Advance proofs of Jill Lepore’s new book, The Whites of Their Eyes: The Tea Party’s Revolution and the Battle over American History, forthcoming in September from Princeton University Press, arrived earlier this week as something of a surprise. The book was not listed in the press’s new catalog, and her previous works, including The Name of War (1998) and New York Burning (2005), were published by Knopf. Curious about how Lepore, a professor of American history at Harvard University (and a novelist), settled on Princeton, I got in touch with Brigitta van Rheinberg, editor-in-chief of the press.
About a year ago, van Rheinberg explains, she and Ruth O’Brien, a professor of political science at the Graduate Center of the City University of New York and editor of Princeton’s The Public Square series, traveled to Cambridge to woo Lepore. It worked. In May, Lepore proposed a book on the rise of the Tea Party and the movement’s embrace of “historical fundamentalism,” a tendency that Lepore defines in the introduction like this:
“The belief that a particular and quite narrowly defined past—”the founding”—is ageless and sacred and to be worshipped; that certain historical texts—”the founding documents”—are to be read in the same spirit with which religious fundamentalists read, for instance, the Ten Commandments; that the Founding Fathers were divinely inspired; that the academic study of history (whose standards of evidence and methods of analysis are based on skepticism), is a conspiracy and, furthermore, blasphemy; and that political arguments grounded in appeals to the founding documents, as sacred texts, and to the Founding Fathers, as prophets, are, therefore, incontrovertible.”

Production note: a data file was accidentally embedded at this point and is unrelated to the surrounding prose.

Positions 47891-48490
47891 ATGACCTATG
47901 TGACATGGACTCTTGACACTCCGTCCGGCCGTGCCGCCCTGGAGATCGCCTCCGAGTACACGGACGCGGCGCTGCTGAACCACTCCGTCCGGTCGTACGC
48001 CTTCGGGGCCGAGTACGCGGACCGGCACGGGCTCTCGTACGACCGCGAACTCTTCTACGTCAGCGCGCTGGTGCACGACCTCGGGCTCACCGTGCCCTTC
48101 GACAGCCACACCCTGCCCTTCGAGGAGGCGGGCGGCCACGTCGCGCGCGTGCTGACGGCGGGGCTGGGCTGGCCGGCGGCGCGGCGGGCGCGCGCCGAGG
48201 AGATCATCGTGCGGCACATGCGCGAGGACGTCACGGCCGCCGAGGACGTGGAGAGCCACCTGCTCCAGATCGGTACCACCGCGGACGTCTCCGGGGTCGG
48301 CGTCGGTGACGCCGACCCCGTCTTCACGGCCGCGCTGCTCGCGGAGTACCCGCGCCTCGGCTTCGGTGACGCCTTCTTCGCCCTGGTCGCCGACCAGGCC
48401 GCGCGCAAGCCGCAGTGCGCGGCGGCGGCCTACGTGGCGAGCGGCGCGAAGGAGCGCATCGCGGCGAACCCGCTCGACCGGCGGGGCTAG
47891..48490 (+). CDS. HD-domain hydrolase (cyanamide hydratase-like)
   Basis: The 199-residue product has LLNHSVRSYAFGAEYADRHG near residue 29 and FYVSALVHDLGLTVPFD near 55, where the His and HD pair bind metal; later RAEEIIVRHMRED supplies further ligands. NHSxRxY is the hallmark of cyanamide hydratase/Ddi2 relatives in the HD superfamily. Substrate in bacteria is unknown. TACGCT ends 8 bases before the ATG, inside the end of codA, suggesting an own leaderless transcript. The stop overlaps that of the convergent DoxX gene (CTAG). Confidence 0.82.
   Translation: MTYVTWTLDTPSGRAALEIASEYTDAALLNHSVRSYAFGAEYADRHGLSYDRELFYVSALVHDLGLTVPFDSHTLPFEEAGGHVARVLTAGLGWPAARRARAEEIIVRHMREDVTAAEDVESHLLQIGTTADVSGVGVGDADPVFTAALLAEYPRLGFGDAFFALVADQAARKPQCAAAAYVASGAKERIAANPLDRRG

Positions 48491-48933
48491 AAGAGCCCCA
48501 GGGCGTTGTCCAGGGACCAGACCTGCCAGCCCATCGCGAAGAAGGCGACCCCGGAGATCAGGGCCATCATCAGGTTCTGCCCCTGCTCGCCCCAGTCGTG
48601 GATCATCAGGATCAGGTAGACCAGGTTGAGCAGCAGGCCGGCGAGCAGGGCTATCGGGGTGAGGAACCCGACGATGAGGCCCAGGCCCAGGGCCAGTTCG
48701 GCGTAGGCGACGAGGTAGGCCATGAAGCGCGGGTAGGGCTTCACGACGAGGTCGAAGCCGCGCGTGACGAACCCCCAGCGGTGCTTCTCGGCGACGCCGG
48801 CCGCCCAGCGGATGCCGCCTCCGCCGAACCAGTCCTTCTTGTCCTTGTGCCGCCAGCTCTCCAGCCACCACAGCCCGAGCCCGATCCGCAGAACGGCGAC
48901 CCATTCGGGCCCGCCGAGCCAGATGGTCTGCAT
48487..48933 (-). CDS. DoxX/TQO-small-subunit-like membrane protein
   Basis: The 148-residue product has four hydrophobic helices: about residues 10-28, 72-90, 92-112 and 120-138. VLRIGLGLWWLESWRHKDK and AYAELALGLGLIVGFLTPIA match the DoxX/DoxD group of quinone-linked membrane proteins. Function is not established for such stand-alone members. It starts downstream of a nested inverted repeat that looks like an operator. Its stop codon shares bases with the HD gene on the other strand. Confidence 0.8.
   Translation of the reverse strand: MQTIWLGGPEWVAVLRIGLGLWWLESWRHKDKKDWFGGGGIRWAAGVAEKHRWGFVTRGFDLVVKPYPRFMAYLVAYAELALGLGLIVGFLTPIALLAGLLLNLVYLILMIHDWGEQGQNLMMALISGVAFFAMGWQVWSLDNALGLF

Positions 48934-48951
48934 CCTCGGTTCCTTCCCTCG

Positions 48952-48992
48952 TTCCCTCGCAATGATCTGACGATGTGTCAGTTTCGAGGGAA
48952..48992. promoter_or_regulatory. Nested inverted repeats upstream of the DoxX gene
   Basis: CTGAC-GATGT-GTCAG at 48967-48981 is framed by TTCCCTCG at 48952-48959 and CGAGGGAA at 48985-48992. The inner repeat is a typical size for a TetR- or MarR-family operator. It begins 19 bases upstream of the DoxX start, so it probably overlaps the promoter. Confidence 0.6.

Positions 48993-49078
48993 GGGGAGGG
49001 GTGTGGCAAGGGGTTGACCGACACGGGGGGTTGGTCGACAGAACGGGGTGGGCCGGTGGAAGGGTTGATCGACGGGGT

The Whites of Their Eyes, says van Rheinberg “was written and produced in record time.” How fast? The book is based on an article Lepore wrote for the May 3 issue of The New Yorker, where she is a staff writer. “I didn’t get a whole lot of sleep this spring,” Lepore says, before adding, “I write all the time, and always have.” The original draft of The New Yorker article was about three times as long as the published version, and Lepore drew from other essays she has written over the past five years.
She felt compelled to write the book, she says, because “it’s not every day that what a scholar teaches—in my case, the American Revolution—is taken up on the streets, by people shouting, “Party Like It’s 1773!” I found that fascinating; I think it’s important, however evanescent.”
Lepore says that she chose to publish the book with Princeton because the topic is a “perfect fit” for The Public Square series. For her next book, however—a short history of life and death titled “The Quick and the Dead”—Lepore will return to Knopf. She is also at work on a book about Jane Mecom, Benjamin Franklin’s sister. Based on Lepore’s track record, we can expect both very, very soon.—Evan R. Goldstein